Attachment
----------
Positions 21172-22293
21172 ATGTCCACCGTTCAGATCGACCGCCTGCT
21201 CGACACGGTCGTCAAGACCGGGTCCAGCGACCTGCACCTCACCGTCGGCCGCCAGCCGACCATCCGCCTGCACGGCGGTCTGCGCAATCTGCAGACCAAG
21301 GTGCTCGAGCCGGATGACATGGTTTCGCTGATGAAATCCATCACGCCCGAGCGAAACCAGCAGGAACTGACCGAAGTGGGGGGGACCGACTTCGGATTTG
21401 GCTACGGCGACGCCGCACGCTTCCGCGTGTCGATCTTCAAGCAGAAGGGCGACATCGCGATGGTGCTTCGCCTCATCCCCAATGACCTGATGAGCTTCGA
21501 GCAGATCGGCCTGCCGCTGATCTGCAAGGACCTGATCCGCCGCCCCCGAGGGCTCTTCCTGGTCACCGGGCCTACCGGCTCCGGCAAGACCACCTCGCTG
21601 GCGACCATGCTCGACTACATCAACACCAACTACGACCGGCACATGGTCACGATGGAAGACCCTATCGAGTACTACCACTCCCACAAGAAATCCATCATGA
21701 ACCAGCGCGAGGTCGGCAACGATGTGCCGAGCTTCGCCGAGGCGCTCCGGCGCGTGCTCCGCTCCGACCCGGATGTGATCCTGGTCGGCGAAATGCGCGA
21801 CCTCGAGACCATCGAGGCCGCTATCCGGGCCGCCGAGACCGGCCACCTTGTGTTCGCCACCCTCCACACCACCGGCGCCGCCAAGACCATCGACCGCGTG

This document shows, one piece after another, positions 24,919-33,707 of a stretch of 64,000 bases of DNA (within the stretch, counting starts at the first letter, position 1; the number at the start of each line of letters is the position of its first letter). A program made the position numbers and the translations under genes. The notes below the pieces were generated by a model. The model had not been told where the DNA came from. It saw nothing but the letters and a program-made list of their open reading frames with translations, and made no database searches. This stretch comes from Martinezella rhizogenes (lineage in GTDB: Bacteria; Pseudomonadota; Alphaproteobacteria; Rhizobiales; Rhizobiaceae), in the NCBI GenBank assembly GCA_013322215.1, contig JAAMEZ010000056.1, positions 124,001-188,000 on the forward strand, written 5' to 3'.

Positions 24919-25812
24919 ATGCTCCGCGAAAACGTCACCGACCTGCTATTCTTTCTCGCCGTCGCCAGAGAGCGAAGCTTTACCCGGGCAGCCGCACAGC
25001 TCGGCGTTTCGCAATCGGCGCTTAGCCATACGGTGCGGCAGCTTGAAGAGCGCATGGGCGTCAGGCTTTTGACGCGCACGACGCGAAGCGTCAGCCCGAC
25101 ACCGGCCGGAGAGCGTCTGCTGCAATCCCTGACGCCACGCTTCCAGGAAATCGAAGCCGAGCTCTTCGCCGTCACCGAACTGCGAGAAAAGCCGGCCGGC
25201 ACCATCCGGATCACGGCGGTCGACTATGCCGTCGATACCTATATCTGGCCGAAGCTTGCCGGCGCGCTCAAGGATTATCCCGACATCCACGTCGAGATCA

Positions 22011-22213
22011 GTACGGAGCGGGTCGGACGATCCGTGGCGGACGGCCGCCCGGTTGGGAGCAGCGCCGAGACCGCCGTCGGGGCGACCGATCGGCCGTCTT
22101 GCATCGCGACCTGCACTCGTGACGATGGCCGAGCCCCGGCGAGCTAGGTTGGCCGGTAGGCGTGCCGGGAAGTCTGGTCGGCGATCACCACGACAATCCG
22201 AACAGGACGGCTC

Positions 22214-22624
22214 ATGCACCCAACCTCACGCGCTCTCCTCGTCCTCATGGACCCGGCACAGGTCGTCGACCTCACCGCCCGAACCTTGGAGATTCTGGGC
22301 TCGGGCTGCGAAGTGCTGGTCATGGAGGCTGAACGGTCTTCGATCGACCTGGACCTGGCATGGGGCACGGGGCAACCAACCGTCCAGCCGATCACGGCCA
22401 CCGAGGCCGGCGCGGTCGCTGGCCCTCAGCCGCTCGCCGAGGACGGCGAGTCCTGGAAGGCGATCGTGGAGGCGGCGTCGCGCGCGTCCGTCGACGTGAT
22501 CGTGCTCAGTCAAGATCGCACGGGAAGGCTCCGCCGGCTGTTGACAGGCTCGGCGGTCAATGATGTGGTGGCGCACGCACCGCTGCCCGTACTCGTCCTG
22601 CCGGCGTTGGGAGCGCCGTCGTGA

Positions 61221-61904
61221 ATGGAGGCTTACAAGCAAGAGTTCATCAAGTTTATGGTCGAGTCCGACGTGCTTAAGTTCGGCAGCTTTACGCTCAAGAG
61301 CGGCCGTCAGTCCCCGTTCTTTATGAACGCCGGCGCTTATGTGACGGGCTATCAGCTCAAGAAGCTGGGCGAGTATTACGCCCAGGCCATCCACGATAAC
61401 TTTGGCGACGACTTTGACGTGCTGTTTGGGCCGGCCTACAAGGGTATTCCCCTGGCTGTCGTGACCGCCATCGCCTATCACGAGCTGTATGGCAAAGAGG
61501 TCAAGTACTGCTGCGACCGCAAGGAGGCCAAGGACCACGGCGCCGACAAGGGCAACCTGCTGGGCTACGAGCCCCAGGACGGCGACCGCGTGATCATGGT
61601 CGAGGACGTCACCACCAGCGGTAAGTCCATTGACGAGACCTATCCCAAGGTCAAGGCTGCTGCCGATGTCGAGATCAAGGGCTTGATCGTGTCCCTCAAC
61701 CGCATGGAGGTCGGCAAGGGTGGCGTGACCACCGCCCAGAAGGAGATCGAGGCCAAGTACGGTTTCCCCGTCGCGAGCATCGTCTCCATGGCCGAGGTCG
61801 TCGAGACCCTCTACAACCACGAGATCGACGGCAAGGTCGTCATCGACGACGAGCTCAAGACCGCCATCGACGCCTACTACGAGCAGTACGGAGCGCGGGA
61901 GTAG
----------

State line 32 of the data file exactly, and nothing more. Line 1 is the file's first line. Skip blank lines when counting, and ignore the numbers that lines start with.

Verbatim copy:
61701 CGCATGGAGGTCGGCAAGGGTGGCGTGACCACCGCCCAGAAGGAGATCGAGGCCAAGTACGGTTTCCCCGTCGCGAGCATCGTCTCCATGGCCGAGGTCG